Monday, December 22, 2008

And the Answer is...

Greetings, Mets fans, from raw, windy and cold San Diego. That's correct: The last two words in the last sentence you read were "San Diego." Anyway, I owe you an answer to yesterday's quiz question:

Who was the last Mets player to don uniform No. 57 before Johan Santana last season?

The correct answer is c) Eric Valent.

Eric was in the 2005 Shea Stadium Opening Day starting lineup after excelling in a fourth outfielder role in 2004, when he hit .267 with 13 homers and 34 RBI. He even became one of only a handful of Mets to hit for the cycle with a career day in Montreal against the Expos. In 2005, though, he would only see action in 28 games and hit just .186 in 43 at-bats. The Mets acquired him from the Cincinnati Reds in the 2003 Minor League Draft. The Mets released Valent after the 2005 season. The San Diego Padres signed him as a free agent, but released him in 2006 without ever playing him in a game.

As for the others...

a) Jason Roach
Roach actually wore No. 57 in the 2003 season and had a very short-lived Major League career in the Art Howe era. Roach started two games and lost them both. In just 9 innings, opposing hitters busted out a can of Raid on him, spraying him for 12 earned runs and 14 hits. One of the biggest blows came off the bat of Angels' outfielder Garret Anderson in Roach's June 14 Major League debut in Anaheim. Then-Mets' pitching coach, Vern Ruhle came out to counsel Roach, who had just loaded the bases. Anderson then drove Roach's very next pitch over the center-field fence for a grand slam. (Trust me folks, I know, because I was at that game.) The Mets lost would lose, 13-3.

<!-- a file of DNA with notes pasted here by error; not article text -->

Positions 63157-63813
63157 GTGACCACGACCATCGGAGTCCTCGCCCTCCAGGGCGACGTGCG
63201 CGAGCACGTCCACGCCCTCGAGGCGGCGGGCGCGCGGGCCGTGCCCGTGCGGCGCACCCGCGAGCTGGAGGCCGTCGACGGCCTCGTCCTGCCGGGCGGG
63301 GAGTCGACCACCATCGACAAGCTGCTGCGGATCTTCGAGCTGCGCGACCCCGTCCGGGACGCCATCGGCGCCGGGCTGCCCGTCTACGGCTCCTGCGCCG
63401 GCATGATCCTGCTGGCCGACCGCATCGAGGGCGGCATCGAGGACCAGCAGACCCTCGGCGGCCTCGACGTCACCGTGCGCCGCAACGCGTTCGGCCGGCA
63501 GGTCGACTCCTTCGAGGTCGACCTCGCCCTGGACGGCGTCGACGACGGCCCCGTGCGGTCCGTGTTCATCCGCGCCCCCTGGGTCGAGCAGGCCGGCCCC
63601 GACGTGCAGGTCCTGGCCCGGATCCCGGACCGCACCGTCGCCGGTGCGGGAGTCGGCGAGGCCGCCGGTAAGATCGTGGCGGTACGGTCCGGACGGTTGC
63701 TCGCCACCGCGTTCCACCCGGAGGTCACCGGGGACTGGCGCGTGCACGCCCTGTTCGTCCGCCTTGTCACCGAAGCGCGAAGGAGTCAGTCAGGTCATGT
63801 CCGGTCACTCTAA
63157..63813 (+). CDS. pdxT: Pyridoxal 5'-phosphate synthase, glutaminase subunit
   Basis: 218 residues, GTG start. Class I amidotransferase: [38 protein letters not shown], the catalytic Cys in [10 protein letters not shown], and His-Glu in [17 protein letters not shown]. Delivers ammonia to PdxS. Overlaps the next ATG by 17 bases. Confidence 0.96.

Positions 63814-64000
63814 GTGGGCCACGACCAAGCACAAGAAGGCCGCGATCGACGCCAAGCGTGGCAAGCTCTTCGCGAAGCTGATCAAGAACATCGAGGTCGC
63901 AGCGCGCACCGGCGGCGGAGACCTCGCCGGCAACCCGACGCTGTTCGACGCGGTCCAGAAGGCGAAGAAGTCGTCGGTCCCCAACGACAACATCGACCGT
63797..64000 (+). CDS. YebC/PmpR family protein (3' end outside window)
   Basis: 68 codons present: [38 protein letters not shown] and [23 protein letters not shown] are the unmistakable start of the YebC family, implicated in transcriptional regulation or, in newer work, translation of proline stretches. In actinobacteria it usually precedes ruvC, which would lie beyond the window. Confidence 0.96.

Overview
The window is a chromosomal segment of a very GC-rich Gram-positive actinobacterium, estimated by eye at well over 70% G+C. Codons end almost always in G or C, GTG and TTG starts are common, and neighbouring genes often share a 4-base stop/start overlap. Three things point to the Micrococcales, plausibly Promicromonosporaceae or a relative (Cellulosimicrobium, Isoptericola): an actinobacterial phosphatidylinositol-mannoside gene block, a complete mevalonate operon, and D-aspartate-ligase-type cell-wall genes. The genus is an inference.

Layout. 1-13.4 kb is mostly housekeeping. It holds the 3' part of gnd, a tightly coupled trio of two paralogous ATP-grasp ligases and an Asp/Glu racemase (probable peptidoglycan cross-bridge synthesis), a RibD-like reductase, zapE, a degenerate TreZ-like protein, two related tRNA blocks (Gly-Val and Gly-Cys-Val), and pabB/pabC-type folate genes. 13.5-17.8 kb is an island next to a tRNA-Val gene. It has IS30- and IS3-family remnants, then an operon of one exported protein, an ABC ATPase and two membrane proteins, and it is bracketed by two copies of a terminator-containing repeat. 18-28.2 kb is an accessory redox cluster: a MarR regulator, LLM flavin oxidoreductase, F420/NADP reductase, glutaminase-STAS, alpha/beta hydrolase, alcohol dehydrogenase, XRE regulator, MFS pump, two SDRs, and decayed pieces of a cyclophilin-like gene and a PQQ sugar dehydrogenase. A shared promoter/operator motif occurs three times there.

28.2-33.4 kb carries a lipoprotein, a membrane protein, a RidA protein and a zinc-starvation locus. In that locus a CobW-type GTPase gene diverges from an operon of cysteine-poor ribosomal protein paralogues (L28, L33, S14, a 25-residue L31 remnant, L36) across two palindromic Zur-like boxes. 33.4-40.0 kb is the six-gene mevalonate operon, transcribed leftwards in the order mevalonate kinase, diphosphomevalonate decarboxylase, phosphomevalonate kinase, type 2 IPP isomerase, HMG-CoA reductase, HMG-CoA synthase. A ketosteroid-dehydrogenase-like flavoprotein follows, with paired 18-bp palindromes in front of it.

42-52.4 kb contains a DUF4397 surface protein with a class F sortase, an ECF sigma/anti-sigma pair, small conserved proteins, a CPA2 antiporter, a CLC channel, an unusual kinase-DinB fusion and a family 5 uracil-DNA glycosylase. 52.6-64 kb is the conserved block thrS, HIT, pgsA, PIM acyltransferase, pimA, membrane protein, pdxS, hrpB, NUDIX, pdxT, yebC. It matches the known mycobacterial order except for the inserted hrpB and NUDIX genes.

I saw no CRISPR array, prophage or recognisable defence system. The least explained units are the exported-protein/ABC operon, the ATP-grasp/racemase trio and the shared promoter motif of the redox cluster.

b) Julio Machado aka "Iguana Man"
The hard-throwing Venzuelan-born righty reliever earned a place in Mets lore when he joined the team in 1989 (when he adopted No. 31), because he told teammates one of his favorite foods was iguana. The story made its way to the press and broadcast media and it became an instant conversation piece. In 1990, when Machado wore No. 48, he went 4-1 with a 3.15 ERA in 27 relief appearances. But it wasn't good enough for Mets brass, who sent him to Milwaukee as a player-to-be-named-later in a trade for catcher Charlie O'Brien. He may have bailed the Mets out of plenty of jams, but in 1991, he found one at home he couldn't get out of: a murder rap. According to mulitple news sources, he was charged with fatally shooting a young woman after an auto accident. Machado's lawyers kept a legal fight going, but he was finally convicted and locked up from 1996 to 2000. He found no Major League takers after his release.

d) Bill Pulsipher
This tall, lean lefty starter who wore No. 21 as a Met was one of the three members of "Generation K," the infamous tag the Mets slapped on Pulsipher and two other highly touted young starters Jason Isringhausen and Paul Wilson in the mid-1990s. But of the trio, only Isringhausen -- whose career was resurrected as a closer after the Mets traded him to the Oakland Athletics -- achieved success. Pulsipher showed promise in 1995, going 5-7 in 17 starts and tossing 126.2 innings. But it was the most action in one season he would ever see. He came down with a sore elbow in '95 and the next season, in Spring Training, the damage revealed that he would need Tommy John surgery. Pulsipher wouldn't return to the majors until 1998. After an unsuccessful stint, the Mets banished him to Milwaukee. New York would reacquire Pulsipher in 2000 (when he switched to No. 25) then deal him to the Arizona Diamondbacks for pinch-hitting specialist Lenny Harris, who was the emotional leader of that team (he's now the current Washington Nationals batting coach). Pulsipher had a life-threatening scare after taking the supplement ephedra and later returned to professional baseball in 2004, pitching for the independent Long Island Ducks.

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